When and why is a Moratorium Required in an Administration?

What is a Moratorium?

One of the main reasons companies choose to enter into administration is to benefit from the moratorium, which is triggered automatically as soon as an application to the court for an administration order is made. The moratorium has the effect of pausing all insolvency proceedings and legal processes that are being taken against the company in question. It also means no other legal processes can be commenced without the consent of the administrator or permission of the court.

In most circumstances, this will lead to winding up petitions against the company being dismissed. This gives the company the breathing space it needs and allows the insolvency practitioner to plan a rescue or restructure without having to deal with constant creditor pressure.

Interim and Permanent

The initial application to the court for an administration triggers what is known as an interim moratorium. This has the effect of freezing the rights of creditors to bring insolvency proceedings and other legal processes against the company. However, the rights of the creditor remain, they are just temporarily stayed.

The Interim Moratorium will Remain in Place until:

  • The application for the appointment of an administrator is granted or dismissed; or
  • The administrator is appointed after the notice to appoint has been served; or
  • Five business days pass after the filing of a notice of intention without an administration being appointed.

Once an administrator has been appointed, a permanent moratorium then applies which runs until the administration has been completed.

What is the Effect?

It is important to note that while the moratorium does freeze legal process from commencing or continuing, it does not prevent the enforcement of contractual rights. This includes the right of a third party to terminate a contract as the company has entered administration. However, unless the court of an administrator agrees that such actions can be taken, it does prevent:

  • The enforcement of security over the company’s property;
  • The repossession of company assets under a hire-purchase agreement;
  • A landlord’s right to forfeit a lease by peaceable re-entry;
  • The appointment of an administrative procedure;
  • Any legal proceedings against the company or its property.

Why is it so Important?

Its purpose is crucial to the aims of the administration being achieved. It gives the company and the insolvency practitioner the opportunity to put a restructuring plan in place, continue trading whilst seeking a buyer or realise the assets of the company for the benefit of its creditors. Importantly, the moratorium prevents any one creditor from gaining priority over the others. It also prevents unnecessary and potentially expensive legal action being taken for issues that will be dealt during the course of the administration.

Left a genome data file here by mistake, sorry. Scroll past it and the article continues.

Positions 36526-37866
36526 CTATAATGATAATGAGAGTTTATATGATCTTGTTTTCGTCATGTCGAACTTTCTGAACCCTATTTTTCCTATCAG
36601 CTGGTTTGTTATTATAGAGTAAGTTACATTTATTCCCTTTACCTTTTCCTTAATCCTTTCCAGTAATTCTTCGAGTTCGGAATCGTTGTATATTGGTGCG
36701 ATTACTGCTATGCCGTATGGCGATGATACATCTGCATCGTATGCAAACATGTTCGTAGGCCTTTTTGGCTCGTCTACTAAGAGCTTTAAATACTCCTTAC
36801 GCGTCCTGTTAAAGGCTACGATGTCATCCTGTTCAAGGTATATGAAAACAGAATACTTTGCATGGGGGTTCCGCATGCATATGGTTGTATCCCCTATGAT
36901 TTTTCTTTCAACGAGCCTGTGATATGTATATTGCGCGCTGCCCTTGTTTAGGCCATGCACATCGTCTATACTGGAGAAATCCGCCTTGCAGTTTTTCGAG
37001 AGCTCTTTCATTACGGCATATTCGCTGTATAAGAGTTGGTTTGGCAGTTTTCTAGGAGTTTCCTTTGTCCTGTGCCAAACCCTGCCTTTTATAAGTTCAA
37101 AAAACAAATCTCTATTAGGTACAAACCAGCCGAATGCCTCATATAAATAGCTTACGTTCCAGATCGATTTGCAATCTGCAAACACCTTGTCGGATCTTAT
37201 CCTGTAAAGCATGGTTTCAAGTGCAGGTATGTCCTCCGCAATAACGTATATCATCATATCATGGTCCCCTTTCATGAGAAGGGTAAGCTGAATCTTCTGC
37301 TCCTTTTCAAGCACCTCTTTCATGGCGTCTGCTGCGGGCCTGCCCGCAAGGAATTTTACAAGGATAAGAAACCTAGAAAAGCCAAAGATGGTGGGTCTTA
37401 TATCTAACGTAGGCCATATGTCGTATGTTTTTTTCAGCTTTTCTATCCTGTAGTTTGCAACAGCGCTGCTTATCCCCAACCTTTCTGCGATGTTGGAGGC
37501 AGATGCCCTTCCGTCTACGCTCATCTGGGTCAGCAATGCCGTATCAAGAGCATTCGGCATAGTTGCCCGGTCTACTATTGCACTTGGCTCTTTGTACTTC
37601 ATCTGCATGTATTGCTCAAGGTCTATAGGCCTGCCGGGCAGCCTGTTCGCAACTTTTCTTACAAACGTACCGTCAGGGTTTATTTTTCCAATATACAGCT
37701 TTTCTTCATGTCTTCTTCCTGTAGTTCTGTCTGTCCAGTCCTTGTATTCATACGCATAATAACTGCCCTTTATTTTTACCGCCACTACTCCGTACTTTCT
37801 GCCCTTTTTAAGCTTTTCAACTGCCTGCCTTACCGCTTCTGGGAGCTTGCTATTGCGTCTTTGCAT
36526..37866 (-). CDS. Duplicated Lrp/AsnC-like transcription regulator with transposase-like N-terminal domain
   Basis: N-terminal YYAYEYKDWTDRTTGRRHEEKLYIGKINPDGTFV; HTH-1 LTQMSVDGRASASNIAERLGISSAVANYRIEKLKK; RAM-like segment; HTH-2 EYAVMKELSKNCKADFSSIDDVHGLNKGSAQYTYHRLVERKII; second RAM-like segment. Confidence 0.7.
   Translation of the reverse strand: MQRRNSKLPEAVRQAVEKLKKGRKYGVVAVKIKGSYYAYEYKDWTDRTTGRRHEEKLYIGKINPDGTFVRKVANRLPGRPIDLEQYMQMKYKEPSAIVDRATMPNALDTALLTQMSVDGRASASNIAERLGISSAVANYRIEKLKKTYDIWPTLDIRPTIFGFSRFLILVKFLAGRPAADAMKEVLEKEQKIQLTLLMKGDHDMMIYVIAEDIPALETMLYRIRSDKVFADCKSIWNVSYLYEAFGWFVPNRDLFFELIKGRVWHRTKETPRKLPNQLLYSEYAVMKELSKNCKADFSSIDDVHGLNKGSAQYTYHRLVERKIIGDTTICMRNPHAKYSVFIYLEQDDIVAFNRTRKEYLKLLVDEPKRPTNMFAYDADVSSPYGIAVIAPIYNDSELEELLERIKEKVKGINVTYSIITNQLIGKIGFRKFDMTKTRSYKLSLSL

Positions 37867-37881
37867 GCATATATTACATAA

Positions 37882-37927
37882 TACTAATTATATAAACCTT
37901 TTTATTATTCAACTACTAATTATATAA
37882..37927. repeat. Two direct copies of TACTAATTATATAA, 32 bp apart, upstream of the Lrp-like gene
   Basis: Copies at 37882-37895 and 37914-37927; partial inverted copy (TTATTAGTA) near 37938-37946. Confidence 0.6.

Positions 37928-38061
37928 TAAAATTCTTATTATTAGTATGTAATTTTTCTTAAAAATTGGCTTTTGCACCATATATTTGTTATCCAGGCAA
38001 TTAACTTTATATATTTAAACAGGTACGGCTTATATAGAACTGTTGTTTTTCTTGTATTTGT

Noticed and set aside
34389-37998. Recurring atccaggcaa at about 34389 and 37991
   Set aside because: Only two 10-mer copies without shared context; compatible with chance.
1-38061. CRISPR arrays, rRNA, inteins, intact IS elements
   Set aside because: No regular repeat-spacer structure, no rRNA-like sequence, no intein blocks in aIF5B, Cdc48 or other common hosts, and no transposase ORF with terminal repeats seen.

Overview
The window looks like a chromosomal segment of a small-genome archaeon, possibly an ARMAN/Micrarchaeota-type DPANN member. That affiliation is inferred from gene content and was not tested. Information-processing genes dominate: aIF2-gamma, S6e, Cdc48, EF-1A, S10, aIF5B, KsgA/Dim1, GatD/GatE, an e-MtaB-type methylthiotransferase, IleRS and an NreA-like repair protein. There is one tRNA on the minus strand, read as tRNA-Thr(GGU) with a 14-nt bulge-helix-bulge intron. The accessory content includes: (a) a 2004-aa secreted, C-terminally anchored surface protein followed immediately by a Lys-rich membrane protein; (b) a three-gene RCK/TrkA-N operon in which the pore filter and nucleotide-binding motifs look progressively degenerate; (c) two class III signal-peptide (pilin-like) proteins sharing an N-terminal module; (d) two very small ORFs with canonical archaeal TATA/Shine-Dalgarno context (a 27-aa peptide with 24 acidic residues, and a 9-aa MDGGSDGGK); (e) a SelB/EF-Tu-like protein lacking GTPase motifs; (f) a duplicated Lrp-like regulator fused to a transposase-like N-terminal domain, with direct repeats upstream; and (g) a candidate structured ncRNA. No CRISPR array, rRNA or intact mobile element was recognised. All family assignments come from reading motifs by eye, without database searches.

Documents

Filing a formal notice of intention to appoint an administrator (Form 2.8B) at court will bring into effect an interim moratorium. Company directors are required to provide a minimum of five business days’ written notice of their intention to appoint administrators to any qualifying floating charge holder (QFCH), and also file a copy of the document at court.

The notice of appointment (Form 2.9B) should then be filed with the court. This must have the written consent of the holders of any qualifying floating charges and the proposed administrator. Once the notice of appointment has been filed the interim moratorium ceases to have an effect and a permanent moratorium lasting for the duration of the administration will be in place.

Need Guidance?

If you are considering putting your business into administration, you should always seek professional advice in advance. We’re always happy to help, simply give us a call on 08000 746 757 for a no-obligation, free consultation. or chat using the Live Chat box on the bottom right of the screen.

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